Influence of whitening on greenhouse microclimate and crop energy partitioning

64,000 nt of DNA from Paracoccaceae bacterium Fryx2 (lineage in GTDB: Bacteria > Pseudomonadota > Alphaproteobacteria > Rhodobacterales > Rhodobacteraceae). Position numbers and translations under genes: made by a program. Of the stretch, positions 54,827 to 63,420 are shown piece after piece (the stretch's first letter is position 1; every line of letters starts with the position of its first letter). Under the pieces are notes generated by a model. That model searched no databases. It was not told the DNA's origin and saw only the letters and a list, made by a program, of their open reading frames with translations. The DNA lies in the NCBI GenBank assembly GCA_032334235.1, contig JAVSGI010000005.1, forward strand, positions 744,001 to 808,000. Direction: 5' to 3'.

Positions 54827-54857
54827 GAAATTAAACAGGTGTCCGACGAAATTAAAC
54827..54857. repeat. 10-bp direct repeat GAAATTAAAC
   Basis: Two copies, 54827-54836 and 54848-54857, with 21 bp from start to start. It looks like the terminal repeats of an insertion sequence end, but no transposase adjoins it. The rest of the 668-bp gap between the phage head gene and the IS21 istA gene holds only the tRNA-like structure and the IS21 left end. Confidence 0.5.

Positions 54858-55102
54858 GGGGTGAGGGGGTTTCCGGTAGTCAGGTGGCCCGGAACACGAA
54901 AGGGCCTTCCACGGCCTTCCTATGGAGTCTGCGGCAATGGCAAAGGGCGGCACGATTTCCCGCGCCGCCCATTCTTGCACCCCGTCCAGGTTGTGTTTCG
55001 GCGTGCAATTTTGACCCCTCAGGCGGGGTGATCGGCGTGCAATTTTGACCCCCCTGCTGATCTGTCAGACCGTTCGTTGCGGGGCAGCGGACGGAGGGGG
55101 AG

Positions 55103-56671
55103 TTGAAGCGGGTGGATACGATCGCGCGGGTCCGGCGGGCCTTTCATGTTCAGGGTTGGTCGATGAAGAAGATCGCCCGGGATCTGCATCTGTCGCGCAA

The influence of whitening a greenhouse roof on microclimate and canopy behaviour was studied during summer in a greenhouse located in the coastal area of eastern Greece. Measurements of microclimate variables, intercepted net radiation, canopy temperature and canopy transpiration rate (lambdaE(c)) of a well-watered soilless rose canopy (Rosa hybrida, cv. First Red) were carried out over several days before and after roof whitening. Whitening reduced the average glasshouse transmission coefficient for solar radiation from 0.62 to 0.31. As a consequence, air temperature, vapour pressure deficit and canopy-to-air temperature difference experienced drastic changes while transpiration rate was not strongly affected, being slightly higher (about 18%) after whitening. The Bowen ratio beta was highly positive before whitening (beta approximate to 0.6) and negative (beta approximate to -0.5) after whitening. Calculations of the canopy stomatal conductance (g(c)) and crop water stress index clearly showed that the crop was significantly less water stressed after whitening. It was found that the values of g(c) doubled the day after whitening and tended to increase slightly afterwards. The latter may be ascribed to the recovery of the crop and the emergence of new and healthy leaves. Globally, glass whitening was inexpensive, presented positive effects on both microclimate and crop behaviour and can be considered as an efficient means for alleviating the large heat load during summer in warm countries. (C) 2001 Elsevier Science B.V. All rights reserved.